Eye For Film >> Movies >> Ghost In The Shell 3: Solid State Society (2007) Film Review
Ghost In The Shell 3: Solid State Society
Reviewed by: Paul Griffiths
Having near-defined the genre with Mamoru Oshii’s seminal film back in 1995, one of the best-known anime franchises delivers its third feature-length instalment. Adapted first from Shirow Masamuno’s manga comic and followed by one acclaimed sequel and two subsequent TV series, what has the Ghost In The Shell got to offer now?
More of the same, of course – making for delight and disappointment in equal measure.
The main protagonists are present and correct, now inhabiting the dystopian future world of 2034, with society further integrated and controlled by super-advanced information networks. Artificial enhancements or prosthetics in people’s bodies are commonplace and cyberbrain technology lets people interface directly with those external networks and systems, by porting in physically or wirelessly. Still central to this William Gibson-esque concept of G.I.T.S. is the understanding of the infinite amount of information that such networking throws out there, how it can be used and travelled and how people, not just their computers, can be hacked and manipulated.
Implant-eyed noirish ‘tec monolith Batou again scowls about the futurist cityscapes, looking a little older and wearier. He’s still plugging away with Public Security Section 9, the counter-terrorism and cyber warfare unit guised as an international rescue organisation. Togusa is back, too, this time wiser, and more stressed, heading up Section 9 and responsible for keeping Batou in line rather than just partnering him. Togusa has since taken the decision to also have implants, moving him closer to the cyborg sensibilities of his team. The assorted dramatis personae that make up his team are also prominent, their numbers swollen, providing plenty of continuity for the faithful fanbase. Of course, they pale rather in the face of the return of Major Motoko.
Made up almost entirely of prosthetics, Motoko has been surfing the real and cyberspaces as a much-advanced prototype for The Matrix's Neo, conducting her own investigations since resigning from Section 9 during the TV series. Since melding with the Net’s consciousness in the first film, her character embodies the conceptualised reality of man and machine, the reliance and control each exerts over the other and of artificial and real consciousness in an evolving society. When her path crosses Batou’s again, she’s the one person to bring a smile to his face.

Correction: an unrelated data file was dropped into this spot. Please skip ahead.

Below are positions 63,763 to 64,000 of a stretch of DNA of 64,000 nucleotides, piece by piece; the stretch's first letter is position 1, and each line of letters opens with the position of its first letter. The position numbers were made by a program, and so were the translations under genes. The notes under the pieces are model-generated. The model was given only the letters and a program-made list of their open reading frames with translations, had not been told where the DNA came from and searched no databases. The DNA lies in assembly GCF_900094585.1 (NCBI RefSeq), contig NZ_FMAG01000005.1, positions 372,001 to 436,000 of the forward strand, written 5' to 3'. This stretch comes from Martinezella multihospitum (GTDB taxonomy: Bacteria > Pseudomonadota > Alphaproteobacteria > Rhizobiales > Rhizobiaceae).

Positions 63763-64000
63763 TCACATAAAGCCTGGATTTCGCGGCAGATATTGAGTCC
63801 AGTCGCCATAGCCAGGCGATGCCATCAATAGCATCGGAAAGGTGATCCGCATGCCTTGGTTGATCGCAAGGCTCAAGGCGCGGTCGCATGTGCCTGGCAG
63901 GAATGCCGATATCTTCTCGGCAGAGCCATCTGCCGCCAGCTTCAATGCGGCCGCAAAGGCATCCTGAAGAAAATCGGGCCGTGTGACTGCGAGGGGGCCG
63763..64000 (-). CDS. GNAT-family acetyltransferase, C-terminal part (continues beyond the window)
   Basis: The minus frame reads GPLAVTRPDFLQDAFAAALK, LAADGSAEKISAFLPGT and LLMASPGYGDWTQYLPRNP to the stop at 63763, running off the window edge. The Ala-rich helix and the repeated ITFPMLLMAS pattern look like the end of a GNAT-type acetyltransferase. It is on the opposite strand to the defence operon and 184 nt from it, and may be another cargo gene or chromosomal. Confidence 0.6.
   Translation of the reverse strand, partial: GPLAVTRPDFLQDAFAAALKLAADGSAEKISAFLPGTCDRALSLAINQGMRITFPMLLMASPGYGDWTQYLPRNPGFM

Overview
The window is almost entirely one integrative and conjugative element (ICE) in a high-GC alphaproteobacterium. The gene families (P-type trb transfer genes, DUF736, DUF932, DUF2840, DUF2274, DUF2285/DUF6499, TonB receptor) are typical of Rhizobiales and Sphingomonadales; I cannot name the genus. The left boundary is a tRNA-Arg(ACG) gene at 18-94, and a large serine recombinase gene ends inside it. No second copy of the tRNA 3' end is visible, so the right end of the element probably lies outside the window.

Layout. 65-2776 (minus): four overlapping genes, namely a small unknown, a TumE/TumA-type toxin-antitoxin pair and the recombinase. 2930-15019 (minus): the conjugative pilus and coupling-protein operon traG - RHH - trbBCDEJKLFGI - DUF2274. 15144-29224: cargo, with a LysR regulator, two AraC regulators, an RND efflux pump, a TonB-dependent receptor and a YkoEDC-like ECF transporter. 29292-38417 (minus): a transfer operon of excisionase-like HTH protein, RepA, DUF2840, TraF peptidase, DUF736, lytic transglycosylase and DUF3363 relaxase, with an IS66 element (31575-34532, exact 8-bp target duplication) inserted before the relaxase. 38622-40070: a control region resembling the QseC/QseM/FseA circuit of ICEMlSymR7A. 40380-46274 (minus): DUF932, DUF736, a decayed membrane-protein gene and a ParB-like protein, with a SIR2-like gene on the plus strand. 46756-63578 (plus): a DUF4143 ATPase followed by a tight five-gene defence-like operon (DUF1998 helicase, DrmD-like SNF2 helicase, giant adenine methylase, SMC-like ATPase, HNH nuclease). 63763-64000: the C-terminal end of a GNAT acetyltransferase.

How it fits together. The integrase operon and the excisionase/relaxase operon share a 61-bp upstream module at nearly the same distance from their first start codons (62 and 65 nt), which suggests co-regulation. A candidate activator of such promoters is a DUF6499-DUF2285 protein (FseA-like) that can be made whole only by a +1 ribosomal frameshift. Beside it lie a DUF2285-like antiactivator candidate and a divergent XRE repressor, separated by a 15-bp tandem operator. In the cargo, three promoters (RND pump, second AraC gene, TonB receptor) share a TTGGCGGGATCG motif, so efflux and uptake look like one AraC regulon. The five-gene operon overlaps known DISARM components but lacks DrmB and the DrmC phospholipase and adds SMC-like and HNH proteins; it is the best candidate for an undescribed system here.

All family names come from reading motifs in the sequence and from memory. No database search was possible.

Motoko’s and Sector 9’s investigations into a series of suicides point to the emergence of ‘The Puppeteer’, an awesomely powerful hacker who may also be responsible for a harrowing string of child abductions. At the same time, family man Togusa is learning more about the new bedside cyber systems that autonomously support the country’s ageing population. Gradually the convoluted plot strands begin to weave into a shocking revelation that finally reveals what the so-called Solid State Society really is.
G.I.T.S.3 once again merits its sci-fi credentials by being punchingly relevant to today in its view of tomorrow. With increasing resonance, the film relates not only to the continued evolution of digital technology institutionally, but also to modern-day Japan’s population problems. At a time when there are reverberating concerns regarding the widening gap between birth rates and the youth group and the wizening, now frail older generation, Solid State Society’s answers are perhaps as satirical and foreboding as the franchise has dared be yet.
While the infighting and double-crossing of factioned government agencies also has a contemporary ring, sadly the story is still less intelligent and esoteric than G.I.T.S. 2: Innocence. It is with this unavoidable comparison that Kenji Kamiyama’s effort comes up short. Moreover, the animation for the characters’ third outing, although accomplished and highly serviceable, just cannot match the complex, cerebral and visual majesty of its predecessor. There are no Cannes’ Palme d’Or nominations this time around. As a stand alone film, G.I.T.S. 3 remains strong in the now crowded anime field, but as an instalment it bows with the franchise’s expectations bearing down on it. “The net truly is vast and infinite”, says Motoko. Perhaps so is the weight of G.I.T.S’s own invention.
That said, following the finale it’s clear that the franchise has every intention of running and running. Indeed, the next sequel is probably assembling its consciousness throughout the ethernet right now.Reviewed on: 22 Aug 2007